Populist politicians, who have been sweeping to power in countries across the globe, build their appeal partly on claims that they will base their policies on the needs and interests of the people. But once in power, their decisions, often ill-conceived, can create grave problems for the very voters they purport to champion. For proof, look no further than what has befallen the people of Sri Lanka.
In recent months, life in the island nation has turned into a grinding, ever-worsening ordeal. What started as a government debt crisis has devolved into broader economic turmoil, marked by critical shortages of basic products, widespread poverty and spiraling inflation. Scuffles are breaking out in markets as shoppers struggle to find what they need—and to afford it when they do, as prices soar out of reach. Food has become scarce and expensive. Power outages have left the capital, Colombo, in darkness for hours every day. Drivers are spending hours lining up for gasoline; two men even died last week while waiting in the stifling heat. In mid-March, the government canceled school exams for millions of students due to a shortage of paper.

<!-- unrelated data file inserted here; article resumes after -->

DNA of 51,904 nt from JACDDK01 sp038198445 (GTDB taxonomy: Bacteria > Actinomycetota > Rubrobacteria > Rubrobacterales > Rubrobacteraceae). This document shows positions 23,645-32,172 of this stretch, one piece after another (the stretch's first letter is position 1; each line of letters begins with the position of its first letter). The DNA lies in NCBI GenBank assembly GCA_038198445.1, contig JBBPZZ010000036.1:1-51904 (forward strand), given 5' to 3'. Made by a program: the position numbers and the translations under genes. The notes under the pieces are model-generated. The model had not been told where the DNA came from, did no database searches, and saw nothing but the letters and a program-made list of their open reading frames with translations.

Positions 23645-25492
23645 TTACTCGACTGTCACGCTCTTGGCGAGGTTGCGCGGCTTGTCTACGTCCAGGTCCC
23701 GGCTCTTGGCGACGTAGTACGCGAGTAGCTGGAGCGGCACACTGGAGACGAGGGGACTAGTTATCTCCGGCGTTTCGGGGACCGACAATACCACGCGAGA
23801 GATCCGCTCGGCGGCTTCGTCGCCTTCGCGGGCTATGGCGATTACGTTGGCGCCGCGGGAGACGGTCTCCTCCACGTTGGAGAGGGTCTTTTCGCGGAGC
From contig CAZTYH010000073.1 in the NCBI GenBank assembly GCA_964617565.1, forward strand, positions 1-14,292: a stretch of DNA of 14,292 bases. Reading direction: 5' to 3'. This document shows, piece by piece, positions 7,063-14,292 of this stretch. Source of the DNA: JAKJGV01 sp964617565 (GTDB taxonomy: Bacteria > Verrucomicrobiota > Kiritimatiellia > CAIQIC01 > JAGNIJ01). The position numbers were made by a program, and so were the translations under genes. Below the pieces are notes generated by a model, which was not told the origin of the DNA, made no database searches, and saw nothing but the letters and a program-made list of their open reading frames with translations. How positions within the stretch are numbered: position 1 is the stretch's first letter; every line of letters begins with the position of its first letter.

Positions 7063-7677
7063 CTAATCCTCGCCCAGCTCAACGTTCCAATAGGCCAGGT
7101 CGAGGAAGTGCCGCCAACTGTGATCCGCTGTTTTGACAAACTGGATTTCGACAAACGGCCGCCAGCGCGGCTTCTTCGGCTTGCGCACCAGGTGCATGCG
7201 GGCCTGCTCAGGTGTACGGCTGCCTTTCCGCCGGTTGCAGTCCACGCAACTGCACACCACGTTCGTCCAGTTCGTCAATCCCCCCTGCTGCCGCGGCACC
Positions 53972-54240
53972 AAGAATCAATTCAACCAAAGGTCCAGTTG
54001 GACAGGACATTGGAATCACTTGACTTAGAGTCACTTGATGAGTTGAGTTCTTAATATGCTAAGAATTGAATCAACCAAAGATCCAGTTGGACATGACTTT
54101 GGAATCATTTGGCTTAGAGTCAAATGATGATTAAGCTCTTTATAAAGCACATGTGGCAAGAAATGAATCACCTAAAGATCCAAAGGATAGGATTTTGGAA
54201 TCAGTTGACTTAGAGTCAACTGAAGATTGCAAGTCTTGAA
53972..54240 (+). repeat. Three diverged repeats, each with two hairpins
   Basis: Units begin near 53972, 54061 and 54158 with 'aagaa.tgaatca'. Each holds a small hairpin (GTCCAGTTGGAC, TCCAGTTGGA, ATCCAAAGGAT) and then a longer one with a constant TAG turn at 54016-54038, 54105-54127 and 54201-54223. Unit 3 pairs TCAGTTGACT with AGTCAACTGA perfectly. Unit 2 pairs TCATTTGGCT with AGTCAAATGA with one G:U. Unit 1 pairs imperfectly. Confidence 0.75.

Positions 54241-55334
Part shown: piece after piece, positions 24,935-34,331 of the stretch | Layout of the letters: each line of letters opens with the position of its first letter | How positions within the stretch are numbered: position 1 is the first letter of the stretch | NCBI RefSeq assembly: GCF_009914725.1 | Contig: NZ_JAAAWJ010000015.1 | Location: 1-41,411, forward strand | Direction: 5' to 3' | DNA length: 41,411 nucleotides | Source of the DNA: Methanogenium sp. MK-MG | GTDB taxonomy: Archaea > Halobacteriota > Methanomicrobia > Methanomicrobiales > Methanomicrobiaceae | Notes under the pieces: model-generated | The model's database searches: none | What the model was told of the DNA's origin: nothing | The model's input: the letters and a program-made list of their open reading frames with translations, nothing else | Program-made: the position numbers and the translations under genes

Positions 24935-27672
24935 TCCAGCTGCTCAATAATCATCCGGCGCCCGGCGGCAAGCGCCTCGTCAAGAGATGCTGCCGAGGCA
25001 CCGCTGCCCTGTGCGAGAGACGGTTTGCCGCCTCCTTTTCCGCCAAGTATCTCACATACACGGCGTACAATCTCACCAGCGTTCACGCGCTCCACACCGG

Sure, the Sri Lankan government can’t be blamed for how the coronavirus pandemic decimated the country’s vital tourism industry. And it can’t be blamed for Russia’s invasion of Ukraine, which has sent the prices of oil and grain surging, adding to the supply chain troubles and inflation woes already besetting the globe. But the government and its leaders—including several members of the powerful Rajapaksa family—can be faulted for the policy decisions at the heart of today’s economic crisis, which is now fueling the biggest protests Sri Lanka has seen in many years.